Dan Ariely, a psychology and behavioral economics professor at Duke who coined the famed “IKEA effect” that causes us to place a high premium on projects we labored especially hard to complete, thinks he knows how leaders can motivate their teams. In this talk, you’ll learn why it’s so important to value people’s efforts, and how small changes in how you give feedback can be crucial for keeping employee morale high.

5) “How Too Many Rules at Work Keep You From Getting Things Done” by Yves Morieux

Yves Morieux, director of Boston Consulting Group’s Institute for Organization, strives to answer one question — why are people so unproductive? During his time with BCG, Morieux has worked with over 500 companies, and despite advances in technology and increasing efforts to develop good company culture, the question still plagues him.

Morieux thinks we’re facing a “productivity crisis.” Half a century ago, workforce productivity used to grow 5% a year. It grew 3% annually in the 1970s, 2% in the 1980s, and since 1995 has grown less than 1% per year. For the first time in decades, future generations will have less of everything because their predecessors — us — have failed to produce more.

But it’s not too late to turn the boat around, says Morieux. In his TED talk, you’ll hear how the traditional principles of efficiency — clarity, accountability, and measurement — have resulted in overengineered, excessively complex workplaces and why leaders need to focus instead on fostering and rewarding effective cooperation.

6) “How to Make Stress Your Friend” by Kelly McGonigal

Health psychologist Kelly McGonigal spent the last decade teaching her patients that stress is harmful to your health. And while an eight-year study revealed that people who reported being more stressed had an increased risk of dying, it also found that only the subjects who believed stress was detrimental saw this increased risk.

Yep, that’s a real finding: Only people who believed stress was harmful to their health actually suffered. Pretty crazy, right?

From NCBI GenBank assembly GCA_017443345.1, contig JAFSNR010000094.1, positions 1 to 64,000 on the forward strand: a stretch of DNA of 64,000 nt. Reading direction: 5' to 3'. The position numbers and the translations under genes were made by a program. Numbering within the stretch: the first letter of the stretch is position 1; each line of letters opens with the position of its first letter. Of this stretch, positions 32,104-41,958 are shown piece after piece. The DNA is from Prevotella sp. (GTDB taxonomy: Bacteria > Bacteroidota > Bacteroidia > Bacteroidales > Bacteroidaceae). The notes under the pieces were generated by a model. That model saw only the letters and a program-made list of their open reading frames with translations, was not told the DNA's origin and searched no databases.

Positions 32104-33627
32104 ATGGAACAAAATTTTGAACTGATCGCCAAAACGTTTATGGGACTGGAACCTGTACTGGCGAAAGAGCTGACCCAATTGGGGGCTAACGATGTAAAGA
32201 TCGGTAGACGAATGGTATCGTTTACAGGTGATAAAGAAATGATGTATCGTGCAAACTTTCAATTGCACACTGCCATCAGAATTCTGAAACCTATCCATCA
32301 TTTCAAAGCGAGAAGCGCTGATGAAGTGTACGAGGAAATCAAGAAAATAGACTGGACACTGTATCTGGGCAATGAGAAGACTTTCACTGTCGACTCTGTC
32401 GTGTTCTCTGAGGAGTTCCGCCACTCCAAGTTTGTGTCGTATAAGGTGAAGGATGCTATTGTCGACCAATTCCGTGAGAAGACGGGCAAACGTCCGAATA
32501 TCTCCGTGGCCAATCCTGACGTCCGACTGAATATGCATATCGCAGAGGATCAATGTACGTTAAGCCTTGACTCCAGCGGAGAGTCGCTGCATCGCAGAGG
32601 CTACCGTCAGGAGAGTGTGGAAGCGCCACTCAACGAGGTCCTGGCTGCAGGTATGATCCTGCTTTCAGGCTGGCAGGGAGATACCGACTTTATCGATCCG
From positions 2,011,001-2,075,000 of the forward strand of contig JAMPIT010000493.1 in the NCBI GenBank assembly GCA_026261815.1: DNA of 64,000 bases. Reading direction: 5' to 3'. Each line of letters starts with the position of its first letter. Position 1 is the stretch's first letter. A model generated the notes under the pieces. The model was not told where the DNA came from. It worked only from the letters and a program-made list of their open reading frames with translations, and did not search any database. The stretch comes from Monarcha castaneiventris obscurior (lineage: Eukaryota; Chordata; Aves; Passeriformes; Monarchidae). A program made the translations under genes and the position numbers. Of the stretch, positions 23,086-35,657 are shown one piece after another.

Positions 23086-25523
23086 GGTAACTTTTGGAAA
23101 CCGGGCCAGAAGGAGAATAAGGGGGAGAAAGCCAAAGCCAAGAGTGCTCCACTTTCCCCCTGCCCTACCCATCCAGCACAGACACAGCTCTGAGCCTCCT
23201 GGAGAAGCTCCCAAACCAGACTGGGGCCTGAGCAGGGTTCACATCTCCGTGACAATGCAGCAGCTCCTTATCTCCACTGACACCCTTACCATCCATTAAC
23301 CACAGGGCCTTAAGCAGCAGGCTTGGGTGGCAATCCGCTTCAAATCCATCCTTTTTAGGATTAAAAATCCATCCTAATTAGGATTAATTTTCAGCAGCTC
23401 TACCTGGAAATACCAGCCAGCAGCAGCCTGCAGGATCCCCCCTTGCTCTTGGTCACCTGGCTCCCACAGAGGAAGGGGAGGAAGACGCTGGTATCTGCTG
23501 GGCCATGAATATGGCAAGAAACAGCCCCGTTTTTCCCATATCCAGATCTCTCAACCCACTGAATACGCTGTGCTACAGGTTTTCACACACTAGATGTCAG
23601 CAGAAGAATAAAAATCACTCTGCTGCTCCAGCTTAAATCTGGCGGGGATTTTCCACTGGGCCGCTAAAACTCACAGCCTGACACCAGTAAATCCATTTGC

When you’re in the thick of it at work, it can often feel like the sky is falling and no matter what you do, you’ll never be able to accomplish everything you have to. And that can have some pretty nasty effects on your health. But McGonigal argues that through social contact, we’re able to “hack” our brains and literally rewire the way our bodies respond to stress. In her TED talk, you’ll learn her secret to tapping into your body’s natural defenses against stress-induced damage.

7) “Smash Fear, Learn Anything” by Tim Ferriss

Bestselling author Tim Ferriss and a “six-double-espresso-per-day” friend made a pact — his friend would forgo any type of stimulant for a year if Ferriss, who had never learned to swim, could complete a one-kilometer open water race. Over the course of his life, Ferriss has also taught himself Japanese and made it to the semi-finals of the world tango championships. And he accomplished these feats he’d previously thought were impossible by learning how to approach his fear through deconstruction.

In this TED talk, you’ll hear about how Ferriss breaks down complex challenges into manageable chunks, then proceeds to crush his goals. And the next time you’re facing a seemingly insurmountable challenge at work, adopt Ferriss’ mindset to summit obstacles that suddenly won’t feel so impossible anymore.

8) “How to Stay Calm When You Know You’ll Be Stressed” by Daniel Levitin

It’s all well and good to say that we should revise how we think about stress, but it’s quite another thing to actually change how we think about it. Thankfully, neuroscientist and cognitive psychologist Daniel Levitin has some advice for how to minimize the impact stress has on your daily life.

Levitin advocates practicing “prospective hindsight,” a term coined by psychologist Gary Klein. Also known as the “pre-mortem,” this strategy calls on people to imagine everything that could go wrong as a result of a certain decision, then act accordingly to prevent those things from happening — a technique akin to a decision insurance policy. In this TED talk, you’ll learn techniques you can use to gather all the information you need to understand those negative possibilities and create systems of thought that help minimize the fallout from unfortunate situations.

What are your favorite TED talks about productivity? Let us know in the comments below.